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Vibrant culture

Iran has a vibrant intellectual tradition and an active academic community that spans different disciplines.


Despite state repression and censorship, the progressive intelligentsia has been able to sustain journals of ideas and create new forums of debate.



Complex: The nuclear issue is a source of lively debate. Photo: Reuters

TWO images capture Iran's reality far more authentically than the familiar, stereotypical, stern face of Ayatollah Khomeini (or Mahmoud Ahmadinejad), and scenes of mutilation of the United States flag in street protests. The first is a picture of two chador-clad women squatting in a public garden, smoking. The second is that of thousands of stone-throwing students battling the police.

The first picture was famously published a few years ago. The second is an abiding aspect of reality — which recurs, as is now happening in Tehran. Both testify to growing irreverence towards authority. This is periodically revealed through both unconscious actions and deliberate choices. Recently, literally half the population defied orders not to celebrate the New Year (Nowruz) in "pagan", "unIslamic" ways.

Defiance of authority

Iranians of all classes regularly defy injunctions against consuming alcohol. Every evening, one can see vendors lining Tehran's pavements with suitcases carrying two important commodities: liquor, and cassettes of foreign films dubbed in Farsi. A discreet call to the bootlegger's cell phone will ensure home delivery of a 4.5-litre can of alcohol locally distilled from raisins/dates, or imported vodka or whisky. Parties are rarely held in middle-class homes where liquor does not flow freely. After all, wine making has a longer history in Iran than France.

At a more conscious level, irreverence towards authority takes the form of demands for the relaxation of restrictions on individual freedom, greater pluralism, and extension of human rights. Although the reformist current was weakened following Mohammed Khatami's departure as President last year, it is certainly not out of the reckoning. The reformist sentiment is widespread and manifests itself through the creative arts, civil society movements, as well as explicitly political initiatives.

Signs of the cultural renaissance that's under way in Iran are everywhere — in literature, film, painting, theatre, and the plastic arts. (To get only a limited English-language glimpse of what's on offer, one only has to visit tehranavenue.com). Today, Mohsen Makhmalbaf, Abbas Kiaroustami and Dariush Mehrjui are appreciated globally as among cinema's great auteurs. Iranian painters and photographers may not be as well known but are gaining recognition, even fame. Tehran's theatre scene, redolent with avant-garde forms, as well as conventional naturalistic plays, is impressive even by the standards of most Indian cities. Many plays are written as parables to avert political censorship. Iran's puppeteers also use their art to telling political effect.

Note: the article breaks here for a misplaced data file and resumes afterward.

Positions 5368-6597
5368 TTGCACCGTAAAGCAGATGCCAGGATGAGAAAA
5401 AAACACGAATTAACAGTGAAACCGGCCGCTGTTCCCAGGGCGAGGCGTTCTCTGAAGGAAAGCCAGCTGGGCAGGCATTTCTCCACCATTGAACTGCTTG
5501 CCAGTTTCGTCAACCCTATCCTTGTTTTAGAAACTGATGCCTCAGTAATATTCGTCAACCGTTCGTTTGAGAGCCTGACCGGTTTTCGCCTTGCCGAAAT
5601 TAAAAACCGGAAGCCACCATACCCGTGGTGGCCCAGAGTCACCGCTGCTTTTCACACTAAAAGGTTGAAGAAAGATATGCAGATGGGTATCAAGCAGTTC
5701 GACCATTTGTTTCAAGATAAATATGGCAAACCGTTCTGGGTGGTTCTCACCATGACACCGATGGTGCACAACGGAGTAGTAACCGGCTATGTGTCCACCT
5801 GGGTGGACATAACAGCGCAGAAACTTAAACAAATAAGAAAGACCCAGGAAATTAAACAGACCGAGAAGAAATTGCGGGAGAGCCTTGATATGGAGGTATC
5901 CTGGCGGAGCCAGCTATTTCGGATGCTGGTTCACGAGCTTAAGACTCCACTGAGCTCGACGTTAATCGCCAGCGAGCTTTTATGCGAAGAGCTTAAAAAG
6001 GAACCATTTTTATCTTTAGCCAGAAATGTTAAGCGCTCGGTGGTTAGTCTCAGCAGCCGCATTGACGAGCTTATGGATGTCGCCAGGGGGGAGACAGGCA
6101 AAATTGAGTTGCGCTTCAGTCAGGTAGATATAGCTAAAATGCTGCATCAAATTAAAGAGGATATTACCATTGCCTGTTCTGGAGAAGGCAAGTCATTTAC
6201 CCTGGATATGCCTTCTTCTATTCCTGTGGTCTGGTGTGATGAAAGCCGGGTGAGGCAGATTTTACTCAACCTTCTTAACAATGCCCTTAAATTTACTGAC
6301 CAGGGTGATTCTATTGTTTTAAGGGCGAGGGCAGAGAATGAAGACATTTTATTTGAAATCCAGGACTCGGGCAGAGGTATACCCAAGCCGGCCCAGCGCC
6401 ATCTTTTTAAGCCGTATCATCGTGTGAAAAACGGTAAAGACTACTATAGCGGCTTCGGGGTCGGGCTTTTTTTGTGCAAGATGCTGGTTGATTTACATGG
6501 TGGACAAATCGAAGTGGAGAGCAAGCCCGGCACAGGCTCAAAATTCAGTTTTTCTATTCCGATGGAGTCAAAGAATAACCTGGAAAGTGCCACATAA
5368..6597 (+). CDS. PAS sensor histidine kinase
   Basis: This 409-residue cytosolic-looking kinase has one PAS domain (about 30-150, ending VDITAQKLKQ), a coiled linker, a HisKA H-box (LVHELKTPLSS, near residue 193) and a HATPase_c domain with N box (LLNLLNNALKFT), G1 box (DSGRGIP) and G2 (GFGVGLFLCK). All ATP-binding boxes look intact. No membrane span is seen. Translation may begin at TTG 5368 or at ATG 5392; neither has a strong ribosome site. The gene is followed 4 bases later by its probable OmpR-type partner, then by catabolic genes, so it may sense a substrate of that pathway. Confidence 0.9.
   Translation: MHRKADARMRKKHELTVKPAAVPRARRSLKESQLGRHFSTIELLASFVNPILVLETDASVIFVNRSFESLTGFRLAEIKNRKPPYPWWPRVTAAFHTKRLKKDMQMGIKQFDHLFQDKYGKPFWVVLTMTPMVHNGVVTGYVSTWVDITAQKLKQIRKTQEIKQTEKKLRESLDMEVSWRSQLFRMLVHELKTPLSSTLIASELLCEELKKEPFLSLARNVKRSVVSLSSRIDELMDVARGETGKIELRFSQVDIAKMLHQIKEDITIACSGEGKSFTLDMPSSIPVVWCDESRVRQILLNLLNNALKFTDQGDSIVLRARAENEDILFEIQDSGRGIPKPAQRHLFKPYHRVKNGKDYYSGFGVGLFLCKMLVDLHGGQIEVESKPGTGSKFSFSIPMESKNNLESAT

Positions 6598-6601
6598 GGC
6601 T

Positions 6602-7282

Iran has an active and growing civil society with a strong awareness of its autonomy from the state and its close identification with citizens. Particularly noteworthy are Iran's small but growing feminist movement, fast-expanding environmentalist groups, radical students' organisations, and campaigns for human rights.

Feminist issues

Iran's feminists have been able to make a mark at least in terms of putting the issue of women's exclusion and discrimination against them on the agenda. Activist Mahboubeh Abbasgholizadeh told me that the issues feminists raise go well beyond the dress code: "We want a comprehensive reform of gender relations and full citizenship rights for women. That alone can empower them".

Iran has a vibrant intellectual tradition and an active academic community that spans different disciplines. In calibre of its teachers, and especially its material infrastructure, Tehran University compares respectably with the best of Indian universities — except on the freedom of expression and debate.

Specialised policy institutes and think tanks in Iran boast of articulate scholars who can hold their own anywhere in the world. (Unfortunately, I cannot name most of them for fear of exposing them to interrogation, and worse. A month ago, Ramin Jahanbegloo, an eminent political scientist who had just returned after spending six months in India, was detained on charges of espionage, considered preposterous by those who know him. Jahanbegloo is not a scholar in the activist mould, but very much an academic. His harassment has shocked many in Iran who believe that it is meant to intimidate all dissidents and reformists.)

Despite state repression and censorship, the progressive intelligentsia, which stands for a fully institutionalised democracy with inviolable human rights, has been able to sustain journals of ideas and create new forums of debate.

A lively debate is under way in Iran's intellectual parlours and cafes on the nuclear issue. Although it does not find public expression because of official censorship, personal conversations suggest that there is very little support for a hard-line position favouring Iran`s acquisition of nuclear weapons. There is a strong consensus that Iran should have the option of developing nuclear power for electricity generation and that its right to do so under international law should not be sacrificed. At the same time, many Iranian intellectuals are worried that in the current international discourse, the issue of Iran's right to peaceful nuclear activities is being subordinated to Iranian citizens' human rights.

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